University of York: York researchers awarded £2.3m for sickle cell anaemia research

Working with collaborators in Cambridge, Boston, Tanzania and Uganda, the project utilises a new technique developed by researchers at York and the Wellcome Sanger Institute to track and enumerate blood stem cells in people.

Sickle cell anemia is an inherited red blood cell disorder in which there are not enough healthy red blood cells to carry oxygen throughout the body. It is the most serious type of sickle cell disease and is particularly common in people with an African or Caribbean heritage.

High mortality

Around 100 million people have the sickle cell trait worldwide, but the trait itself does not cause the disease unless a child inherits the trait from both parents. This occurs much more frequently in areas where the trait is more common and in some areas of sub-Saharan Africa, this is as high as 20 percent of the population.

Sickle cell disease has a high mortality rate in children and is common throughout much of sub-Saharan Africa, affecting up to three percent of births in some parts of the continent.

The funding builds on earlier research at York funded by the foundation which shows the power of this approach for identifying and monitoring potential cancer-causing mutations in gene therapy patients and is being presented at this year’s American Society of Hematology meeting in Atlanta, USA. The new two-year project will see researchers extend the studies to a large cohort of patients in Africa to understand the potential risks of gene therapy.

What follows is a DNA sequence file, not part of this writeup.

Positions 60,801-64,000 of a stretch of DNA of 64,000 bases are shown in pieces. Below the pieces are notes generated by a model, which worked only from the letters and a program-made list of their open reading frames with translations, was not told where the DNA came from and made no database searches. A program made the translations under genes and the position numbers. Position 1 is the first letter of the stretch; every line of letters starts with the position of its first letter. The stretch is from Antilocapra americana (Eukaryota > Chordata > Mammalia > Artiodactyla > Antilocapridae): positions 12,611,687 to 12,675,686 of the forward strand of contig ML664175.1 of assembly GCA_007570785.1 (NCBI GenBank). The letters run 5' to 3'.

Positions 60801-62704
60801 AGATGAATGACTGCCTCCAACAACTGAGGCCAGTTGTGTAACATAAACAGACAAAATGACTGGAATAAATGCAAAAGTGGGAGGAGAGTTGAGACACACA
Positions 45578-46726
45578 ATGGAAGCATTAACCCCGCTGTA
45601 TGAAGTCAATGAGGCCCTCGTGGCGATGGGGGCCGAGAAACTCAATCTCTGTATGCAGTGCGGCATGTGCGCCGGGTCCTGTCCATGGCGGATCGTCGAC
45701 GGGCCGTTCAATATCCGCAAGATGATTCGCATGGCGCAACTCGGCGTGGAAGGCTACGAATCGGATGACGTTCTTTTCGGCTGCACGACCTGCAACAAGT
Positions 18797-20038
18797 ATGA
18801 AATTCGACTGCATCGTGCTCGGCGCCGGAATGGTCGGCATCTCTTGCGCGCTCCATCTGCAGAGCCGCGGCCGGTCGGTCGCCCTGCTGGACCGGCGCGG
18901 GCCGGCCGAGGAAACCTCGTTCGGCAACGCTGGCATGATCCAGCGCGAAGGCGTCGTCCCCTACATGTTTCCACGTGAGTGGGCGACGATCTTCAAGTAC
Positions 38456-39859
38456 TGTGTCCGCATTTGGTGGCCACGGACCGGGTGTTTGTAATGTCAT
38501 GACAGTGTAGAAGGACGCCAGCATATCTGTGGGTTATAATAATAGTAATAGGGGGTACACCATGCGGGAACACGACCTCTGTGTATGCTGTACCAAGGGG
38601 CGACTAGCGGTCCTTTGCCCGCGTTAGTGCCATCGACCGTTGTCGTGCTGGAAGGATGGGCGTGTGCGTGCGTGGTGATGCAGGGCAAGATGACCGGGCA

Robust

Lead researcher Dr. Alyssa Cull from the York Biomedical Research Institute and Department of Biology said: “We are really excited by the opportunity to expand our studies to gather more robust real world data for leukaemia-related mutations in sickle cell patients.”

Dr David Kent, also from the York Biomedical Research Institute and the Department of Biology said: “The teams in Boston and at the Wellcome Sanger Institute in Cambridge have been absolutely instrumental in this project – none of this gets achieved without bringing together international teams of experts.”

“Our new partners in Uganda and Tanzania bring a critical new component to the table with larger well-characterised cohorts of sickle cell patients that will allow us to understand the underlying risks of large-scale gene therapy and stem cell transplantation with respect to leukaemia development.”

Mutations

The research team studied the genomes of single blood stem cells at unprecedented depths and were, as a result, able to show that sickle cell disease itself causes an increase in genomic damage. They then identified different mutations that occurred pre-and post-transplantation which can now be tracked in the future.

Dr Kent added: “Since gene therapies have been previously associated with the potential for initiating leukaemia (a blood cancer that can rapidly kill patients), tracking these mutations in patients over time becomes incredibly important for their future health.”

Research partners include the Wellcome Sanger Institute, Boston Children’s Hospital, MRC Uganda, and Muhimbili University of Health and Allied Sciences, Tanzania.

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